As for Pappy & Harriet’s, it reminded me strongly of a typical Austin music hang, or a roadhouse in Alabama where I went to college.  Instead of gravel, the parking lot is made of desert sand, and there are Joshua trees growing right outside the door. Inside, it’s a rambling, rustic place, with the stage on one side, a room full of pool tables on the other, and a bar and kitchen in the middle.   The food is supposedly great, but the kitchen was closed so we had to make do with chips and salsa. The drinks are priced like in Texas – $2 each for cold draft beers, and the cover was $10 for three bands.  Dawes was loud and good, with a fun crowd of fans who’d mostly driven out from L.A. to see them, even though they had just played the Troubadour last week.  They told me they’re named after their grandfather, whose name was Dawes Goldsmith (two of the guys are brothers named Goldsmith), and they signed my CD “To the real Dawes.”

That and the T-shirt were worth the trip.  Out back of P&H’s, I saw two big patios with picnic tables.  where you can also hear the music.  That’s clearly where the scene is in the summer time, and I hope to find out on another occasion after the mercury rises.

Meanwhile, here are more of the pictures that Billy took.  What an eye, what an eye!  Please leave a comment if you have anything to add.

A pilgrim’s tribute



Filed under Americana, Getaways, Hiking, Roots Rock, Uncategorized

A new way to get high

Yes -- you're going up

Yes -- you're going up

 People are just starting to discover the new Baldwin Hills Scenic Overlook state park, which opened in June.  It’s major news for those of us in the Culver City and Baldwin Hills area who like to run, exercise and hike – and it’s also for people who want to take in a dazzling 300-degree view without hiring a helicopter.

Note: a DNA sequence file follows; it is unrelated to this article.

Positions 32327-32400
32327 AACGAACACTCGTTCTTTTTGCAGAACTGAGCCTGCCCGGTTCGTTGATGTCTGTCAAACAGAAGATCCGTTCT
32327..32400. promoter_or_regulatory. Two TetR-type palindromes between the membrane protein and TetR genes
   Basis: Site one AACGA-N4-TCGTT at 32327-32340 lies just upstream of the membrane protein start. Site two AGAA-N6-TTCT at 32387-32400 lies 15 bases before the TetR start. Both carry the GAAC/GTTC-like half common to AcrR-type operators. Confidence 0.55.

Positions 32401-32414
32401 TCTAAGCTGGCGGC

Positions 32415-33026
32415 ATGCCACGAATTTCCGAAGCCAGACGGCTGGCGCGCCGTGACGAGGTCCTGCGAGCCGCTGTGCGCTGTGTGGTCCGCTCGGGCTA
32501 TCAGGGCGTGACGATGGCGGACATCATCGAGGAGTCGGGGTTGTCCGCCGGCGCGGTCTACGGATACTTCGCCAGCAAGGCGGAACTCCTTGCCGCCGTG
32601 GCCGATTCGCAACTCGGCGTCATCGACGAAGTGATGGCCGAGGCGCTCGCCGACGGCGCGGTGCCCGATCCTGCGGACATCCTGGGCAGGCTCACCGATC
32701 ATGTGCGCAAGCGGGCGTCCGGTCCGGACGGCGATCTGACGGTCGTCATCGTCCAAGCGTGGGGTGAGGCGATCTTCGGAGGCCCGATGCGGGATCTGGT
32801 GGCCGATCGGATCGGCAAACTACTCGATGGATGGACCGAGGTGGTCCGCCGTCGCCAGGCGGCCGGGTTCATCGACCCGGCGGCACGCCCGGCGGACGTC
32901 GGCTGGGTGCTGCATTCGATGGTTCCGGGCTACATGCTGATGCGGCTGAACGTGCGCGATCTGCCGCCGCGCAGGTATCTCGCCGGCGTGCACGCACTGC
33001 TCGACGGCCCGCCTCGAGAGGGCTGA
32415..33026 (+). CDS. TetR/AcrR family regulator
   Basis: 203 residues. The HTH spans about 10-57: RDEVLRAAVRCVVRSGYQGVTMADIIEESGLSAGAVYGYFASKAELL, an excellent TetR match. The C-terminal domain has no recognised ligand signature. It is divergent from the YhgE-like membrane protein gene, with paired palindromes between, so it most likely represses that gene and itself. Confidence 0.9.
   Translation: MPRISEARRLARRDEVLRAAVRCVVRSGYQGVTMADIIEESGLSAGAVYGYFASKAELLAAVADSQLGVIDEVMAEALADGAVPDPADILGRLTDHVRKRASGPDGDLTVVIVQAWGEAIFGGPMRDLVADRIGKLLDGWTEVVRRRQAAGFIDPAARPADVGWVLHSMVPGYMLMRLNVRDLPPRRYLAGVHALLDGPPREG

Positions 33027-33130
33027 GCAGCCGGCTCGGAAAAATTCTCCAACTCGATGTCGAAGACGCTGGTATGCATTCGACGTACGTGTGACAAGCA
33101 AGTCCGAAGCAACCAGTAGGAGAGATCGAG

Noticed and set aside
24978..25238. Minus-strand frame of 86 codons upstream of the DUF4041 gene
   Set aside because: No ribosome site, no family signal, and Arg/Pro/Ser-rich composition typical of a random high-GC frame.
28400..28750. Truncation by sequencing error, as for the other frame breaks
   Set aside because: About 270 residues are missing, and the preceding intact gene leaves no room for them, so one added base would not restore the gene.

I’ve heard people say it offers the best viewpoint in the city, and even in the summer haze we’ve been having, it looks like a contender.

 You can drive to the top, where there’s ample parking and a couple of swanky looking new buildings (a visitor’s center and a pavilion), plus gardens with native, drought tolerant plants and a pretty fair amount of bird life. 

 But you can also walk, run and hike to the top on some excellent dirt trails that intersect a sure-to-become-famous set of stairs.  I haven’t counted these stairs yet, but there’s something wonderfully crude and challenging about them.  They’re grey fieldstone slabs set at rough intervals into the hillside, and from the bottom, they remind me of the pyramids at Monte Alban in Oaxaca, Mexico.   They at least look that long and straight up.

 My first trip up was at mid-morning on a July day when the sun was already high enough to make me wish I’d come earlier.  I had to stop and rest a couple of times, but I’m proud to say I made it up, and had energy to spare for some jaunts down the adjacent trails. 

 When you reach the top, you’ll come to a wide, railed pavilion for taking in the views — the climb from the bottom of the stairs to there is 315 feet, to 400 feet above sea level.  Beyond that is the visitors center (also easily accessible from the parking lot, for those who drive up)  where you’ll find bathrooms and a water fountain.

 The good news is, you can take a jaunt back down the wide, winding fire road trails, rather than having to navigate back down the steep and uneven stairs.

In fact, you can avoid the steps entirely if you like, and just follow the trails up and down.   They’re a mile from bottom to top so it makes a two-mile round trip for hikers ( four if you do it twice).  Some of the people I chatted with were doing it multiple times, at a sprint. 

 Shade is very hard to find, so take that into consideration in timing your visit.  Hats, sunscreen and water bottles are all good to have.

The park is open 8 a.m. to sunset every day. The entrance is on the south side of Jefferson, between Rodeo and Duquesne, and is well marked.


Filed under Hiking